Regarding the actual contents of the post, I wholeheartedly agree – the cameras will save lives, and mostly children’s lives at that, with seemingly little downside with the exception of possibly, but not necessarily, slightly slimmer margins for the auto industry.

    I believe that with the right design and option packages beyond the basic mandated camera system, the up sell potential would be huge – like maybe a 360° view around the car, you know, similar to choosing the eight airbag package instead of the minimum configuration. Many people do extra pay for bells and whistles, especially if there is a safety tie-in.

    But I do have to respectfully ask, how exactly is this issue that much different than the alcohol-interlock device discussion we had a few months back?? Generally, assuming the technology behind the interlock-device is solid, I support it. Mainly because I had a dear friend killed, now over two years ago, by a drunk driver and it still hurts every time I think about her. So for me, it is personal and I may have lost some perspective. But that doesn’t seem so dissimilar to your story on the camera issue . . .
    .

  2. SHG

    I would like to tell you that you ask a good question, but I can’t. There is nothing analagous whatsoever, so your mixing apples with Fords.  The issue with the alcohol interlock isn’t a financial issue (though that might be raised if it was ever to happen), but a burden on the many innocents to stop the few guilty. No similar issue exists with rearview cameras. There is just nothing comparable about the two.

  3. John David Galt

    Why inflict an extra cost of $150 per car on millions who won’t need it, just so one or two careless parents can get away with pretending their own plain old negligence was not the problem?

  4. BDK

    The case for this law may not be as cut and dried as you imply. A rear camera is an additional distraction to many drivers, and could end up causing as many accidents as it saves. Have comparisons been made between accident statistics for vehicles with and without cameras to ensure the cameras actually improve vehicle safety? You don’t mention any. Also, the driver must actually *look* at the camera, not just have one. And it must be in working order and not obstructed (covered with dirt and mud) in any way. To ensure proper working order, the driver must circle behind the vehicle and check the camera before using the vehicle, which would solve the original problem without resorting to a camera. Finally, an object sensor with audio alarm installed in the rear of the vehicle would be cheaper and more effective. I have driven a van equipped with the audio system, and one with a video system, both for several years, and the audio system was much, much better.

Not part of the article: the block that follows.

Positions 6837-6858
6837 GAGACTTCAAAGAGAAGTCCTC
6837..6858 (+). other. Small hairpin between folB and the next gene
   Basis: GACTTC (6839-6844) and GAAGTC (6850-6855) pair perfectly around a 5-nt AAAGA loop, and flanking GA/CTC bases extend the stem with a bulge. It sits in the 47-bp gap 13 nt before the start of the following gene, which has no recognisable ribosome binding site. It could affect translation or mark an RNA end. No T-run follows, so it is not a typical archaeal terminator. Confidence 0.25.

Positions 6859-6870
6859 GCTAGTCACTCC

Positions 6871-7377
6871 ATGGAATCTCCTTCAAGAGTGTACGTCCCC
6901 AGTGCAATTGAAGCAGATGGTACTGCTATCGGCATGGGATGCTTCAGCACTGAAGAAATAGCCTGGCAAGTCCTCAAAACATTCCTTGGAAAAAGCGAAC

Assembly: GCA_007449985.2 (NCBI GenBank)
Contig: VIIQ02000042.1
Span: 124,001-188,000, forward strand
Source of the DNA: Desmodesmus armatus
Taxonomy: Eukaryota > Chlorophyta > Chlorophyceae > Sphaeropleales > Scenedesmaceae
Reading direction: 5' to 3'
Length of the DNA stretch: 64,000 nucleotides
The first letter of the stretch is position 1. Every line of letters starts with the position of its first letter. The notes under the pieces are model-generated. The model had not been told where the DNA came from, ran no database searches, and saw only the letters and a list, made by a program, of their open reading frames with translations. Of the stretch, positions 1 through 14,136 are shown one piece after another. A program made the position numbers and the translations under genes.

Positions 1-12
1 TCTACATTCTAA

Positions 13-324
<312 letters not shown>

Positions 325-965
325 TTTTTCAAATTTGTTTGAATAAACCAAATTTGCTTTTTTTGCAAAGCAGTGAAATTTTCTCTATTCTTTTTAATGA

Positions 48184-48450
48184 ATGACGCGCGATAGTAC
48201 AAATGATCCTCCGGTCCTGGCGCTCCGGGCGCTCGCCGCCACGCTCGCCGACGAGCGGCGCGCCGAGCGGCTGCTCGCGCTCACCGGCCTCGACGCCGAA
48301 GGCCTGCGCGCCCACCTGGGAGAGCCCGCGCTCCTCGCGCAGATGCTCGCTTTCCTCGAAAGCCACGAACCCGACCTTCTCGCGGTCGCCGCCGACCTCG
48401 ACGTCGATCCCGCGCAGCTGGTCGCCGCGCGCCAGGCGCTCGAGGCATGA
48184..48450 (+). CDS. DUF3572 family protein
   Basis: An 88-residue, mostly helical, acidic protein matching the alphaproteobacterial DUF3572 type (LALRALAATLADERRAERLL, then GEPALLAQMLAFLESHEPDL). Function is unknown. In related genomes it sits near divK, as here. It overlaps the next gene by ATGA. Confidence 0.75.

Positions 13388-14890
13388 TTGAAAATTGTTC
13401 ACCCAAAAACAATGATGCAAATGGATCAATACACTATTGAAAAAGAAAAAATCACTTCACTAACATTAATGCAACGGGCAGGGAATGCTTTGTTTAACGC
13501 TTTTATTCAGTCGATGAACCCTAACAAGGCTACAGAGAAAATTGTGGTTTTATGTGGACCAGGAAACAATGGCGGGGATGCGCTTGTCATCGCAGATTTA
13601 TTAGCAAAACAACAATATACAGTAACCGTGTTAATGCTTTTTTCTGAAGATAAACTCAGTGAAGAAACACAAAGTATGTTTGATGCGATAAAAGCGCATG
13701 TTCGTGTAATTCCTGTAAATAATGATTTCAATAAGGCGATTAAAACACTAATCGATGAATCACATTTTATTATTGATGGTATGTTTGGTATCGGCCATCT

5. Dr. Sigmund Droid

    .
    But SHG, Apples DO mix with Fords; in fact, all Ford cars now come with Apple iStuff integration as a standard feature . . .

    So let me ask a less stupid question: would you be more OK with alcohol detection technology that was only somewhat passive-aggressive??

    It would work like this – car starts, drunkenness of driver is continuously detected, but if the driver isn’t impaired, everything goes just like normal; however, if the driver is gassed to the gills, the system screams, intermittently, at the driver – random things like, “Hey idiot, you’re drunk off your ass again. You shouldn’t be driving right now”, or “Numbnutz, you’ve had about five too many. If you don’t pull over and stop driving, you’re gonna kill innocent women and children. How will you be able to live with yourself then??”, or maybe “You’re driving like shit right now; if you don’t knock it off, I’ll be forced to call your wife and/or mother.” . . .
    .

  6. SHG

    This isn’t a post about your issue, alcohol detection technology. Much as it may be fascinating to you to discuss your issue, notwithstanding the fact that it has nothing to do with this post, hijacking comments to suit your interest isn’t welcome. Another boundary.

  7. Dr. Sigmund Droid

    .
    And a Happy & Prosperous New Year to You Too, Greenfield . . .

    My resolution?? Something to do with boundaries; though I haven’t decided yet whether involves thinking more or less about them . . .
    .

  8. Marc

    I drive my wife’s minivan quite a bit ( yeah, I admit it) and it is equipped with both a rear camera and audio alarm system. And I concur with BDK that the audio proximity alarm system is a superior system. The camera requires attention to the center of the console rather than having full 360 awareness not only with the mirrors looking back, but also looking to each side to look for approaching hazards. And the audio alarm is an alert that you don’t ignore.

    However, it can also be turned off because it can be annoying (which is why it works . . .). That is an advantage the rear view camera enjoys because it is not easily defeatable by turning off a switch.

    But the underlying point of the post is equally valid for either system – DOT needs to get of their collective rears and issues some regulations and then evaluate the results. Then if they need to make changes, make changes. If they wait for “appropriate regulations” then they will wait forever. As usual in government, the perfect is the enemy of the good.

  9. SHG

    Exactly. With nothing having been done in 10 years, arguing over which system is better is foolish. Any system is better than no system.

Comments are closed.